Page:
sex ed from page 3 scientific backing of the new teachings were not widely known around the state. Dal Santo noted that although the law may help reduce teen pregnancies, there was still some opposition from some areas in the mountains and far eastern counties of North Carolina that are more socially conservative than the relativley liberal Triangle area. “The new law still emphasizes abstinence as the best way to prevent teen pregnancies. However, APPNC wanted to make sure that education about sexually active lifestyles was available because it would be ignorant to say that they do not exist. Teens need to know how to be healthy adults, and the Healthy Youth Act definitely puts them on a better path.” The North Carolina Department of Public Instruction had surveyed parents twice about whether they sup-

ported the changes in the law to provide a more comprehensive approach, said Erica Scott, program coordinator for NARAL Pro-Choice North Carolina. In both surveys, about 91 percent of parents thought North Carolina needed more comprehensive sex education laws that included information regarding contraceptives and sexually transmitted diseases, she added. “[This law is] not controversial, as it provides evidencebased knowledge about public health,” Scott said, adding that it has seen “uniformly positive support from parents and teachers alike.” There have also been inconsistencies in past public instruction regarding these subjects in North Carolina, Scott said, such as schools teaching different levels of condom effectiveness. “This law indicates that North Carolina is just as progressive as other states on sexual education,” Scott said. “It is clearly a huge positive step.” ADVERTISEMENT

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the chronicle

methodist from page 1 and sparked debate about the separation of church and state on campuses. Although Duke’s ties to the United Methodist Church are not as strong as those between Davidson and the Presbyterian Church, its affiliation with the church may make it susceptible to a similar legal challenge. Indeed, Durham-based attorney Bill Thomas plans to challenge Duke University Police Department’s arrest powers on the same grounds. “I think you’ll see that in the immediate future,” Thomas told the Herald-Sun. He added that language in Duke’s bylaws suggests an “adherence to the Christian tradition and [the promotion of] Christianity.” He did not respond to repeated requests for comment from The Chronicle. Duke’s bylaws state that the University’s aims are to “assert a faith in the eternal union of knowledge and religion set forth in the teachings and character of Jesus Christ”

insurance from page 1 Cavanaugh said Duke has been able to keep costs down through a variety of changes, especially in its pharmacy arrangements. In a May interview, Cavanaugh highlighted the increase in generic medications and mail-order prescriptions as ways the University reduced costs. Although Duke’s new care does not take effect until 2011, employees and their dependents will be able to enroll in the policy beginning Oct. 1. The enrollment period will allow University administrators to find out by November how many new dependents will be insured under Duke health care.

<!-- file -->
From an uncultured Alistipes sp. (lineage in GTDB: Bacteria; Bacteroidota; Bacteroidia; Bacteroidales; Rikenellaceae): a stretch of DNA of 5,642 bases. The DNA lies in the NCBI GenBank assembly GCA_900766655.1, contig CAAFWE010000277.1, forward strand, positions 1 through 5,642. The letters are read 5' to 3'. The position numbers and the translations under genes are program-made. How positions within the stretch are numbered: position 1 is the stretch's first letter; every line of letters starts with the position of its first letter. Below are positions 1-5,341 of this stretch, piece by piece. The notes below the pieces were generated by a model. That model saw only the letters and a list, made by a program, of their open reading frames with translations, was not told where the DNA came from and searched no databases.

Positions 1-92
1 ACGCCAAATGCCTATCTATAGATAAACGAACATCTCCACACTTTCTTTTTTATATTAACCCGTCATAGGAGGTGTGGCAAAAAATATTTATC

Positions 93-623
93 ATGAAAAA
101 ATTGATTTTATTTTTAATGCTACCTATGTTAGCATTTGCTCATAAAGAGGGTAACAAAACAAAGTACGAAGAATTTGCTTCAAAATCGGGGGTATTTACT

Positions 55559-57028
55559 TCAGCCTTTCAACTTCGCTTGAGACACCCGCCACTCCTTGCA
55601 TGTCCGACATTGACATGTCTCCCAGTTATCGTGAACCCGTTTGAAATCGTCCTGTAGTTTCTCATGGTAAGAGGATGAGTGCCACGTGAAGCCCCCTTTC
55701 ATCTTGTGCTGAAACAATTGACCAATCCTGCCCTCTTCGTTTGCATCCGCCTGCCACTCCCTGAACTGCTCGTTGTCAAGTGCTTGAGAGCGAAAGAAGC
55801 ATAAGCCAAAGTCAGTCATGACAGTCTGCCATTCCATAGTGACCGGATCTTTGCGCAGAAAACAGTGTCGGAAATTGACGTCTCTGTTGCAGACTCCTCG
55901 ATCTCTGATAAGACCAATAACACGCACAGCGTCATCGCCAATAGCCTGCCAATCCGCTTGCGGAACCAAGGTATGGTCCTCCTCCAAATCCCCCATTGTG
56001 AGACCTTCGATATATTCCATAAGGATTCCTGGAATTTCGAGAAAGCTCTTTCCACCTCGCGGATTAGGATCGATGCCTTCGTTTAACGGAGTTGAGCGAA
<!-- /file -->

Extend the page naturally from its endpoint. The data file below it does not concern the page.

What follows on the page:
Tuesday, september 7, 2010 | 7

and specify that of the 36 elected members of the Board of Trustees—Duke’s governing body—24 must be elected by two of North Carolina’s Methodist Conferences. But Michael Schoenfeld, vice president for public affairs and government relations, stressed that Duke is an independent and non-sectarian institution and that its ties to the church are primarily historical and symbolic. “The bylaws charge the board with identifying candidates for the Board of Trustees,” Schoenfeld said, explaining that the confirmation of Trustees by the church is purely a formal affair. “There is no religious test for trustees.” Dean of the Chapel Sam Wells echoed this sentiment and characterized the relationship between Duke and the church as “benign and benevolent.” “The conferences [of the United Methodist Church] don’t have any of what you might call editorial control,” Wells said. “It’s not something that seems to be problematic to anybody.”

The most explicit manifestation of Duke’s Methodist affiliation lies with its Divinity School, which was founded by and receives funding from the Methodist church. “We are an officially recognized theological seminary of the United Methodist Church,” said Richard Hays, the recently appointed interim dean of the Divinity School. “About half of our students in our Master of Divinity program, which is the basic professional degree required for ordination in any of the major Protestant churches, are United Methodist.” Hays made clear, though, that the United Methodist Church does not exercise any sort of “supervisory role” with regard to the Divinity School. Davidson College, on the other hand, maintains a stronger, farther-reaching connection with the Presbyterian Church. In addition to its requirement that a majority of its Trustees—including its president—be active Presbyterians, 80 percent of the governing body must be active members of a Christian church. Furthermore, according

to the ruling, students at Davidson are “required to take a course in religion and the College’s bylaws limit faculty and officer appointments to ‘Christian men and women’ and ‘non-Christian persons who can work with respect for the Christian tradition’[.]” The August ruling followed the precedents set by the N.C. Supreme Court in two previous decisions, in which Campbell University and Pfeiffer University were deemed religious institutions and deprived of their police powers in 1994 and 2002, respectively. Both schools now hire local police to secure their campuses. The state’s Supreme Court is currently determining whether it will hear the Davidson case and decide if the school will also have to rely on a local sheriff for protection. Duke’s Methodist affiliation, albeit weaker than Davidson’s, could eventually place the University in the ranks of schools who have had their legal authority diminished. “I think it may be a little too far [off] to say that we’re worried,” Schoenfeld said of the appeals court’s ruling. “But we’re certainly paying close attention to it.”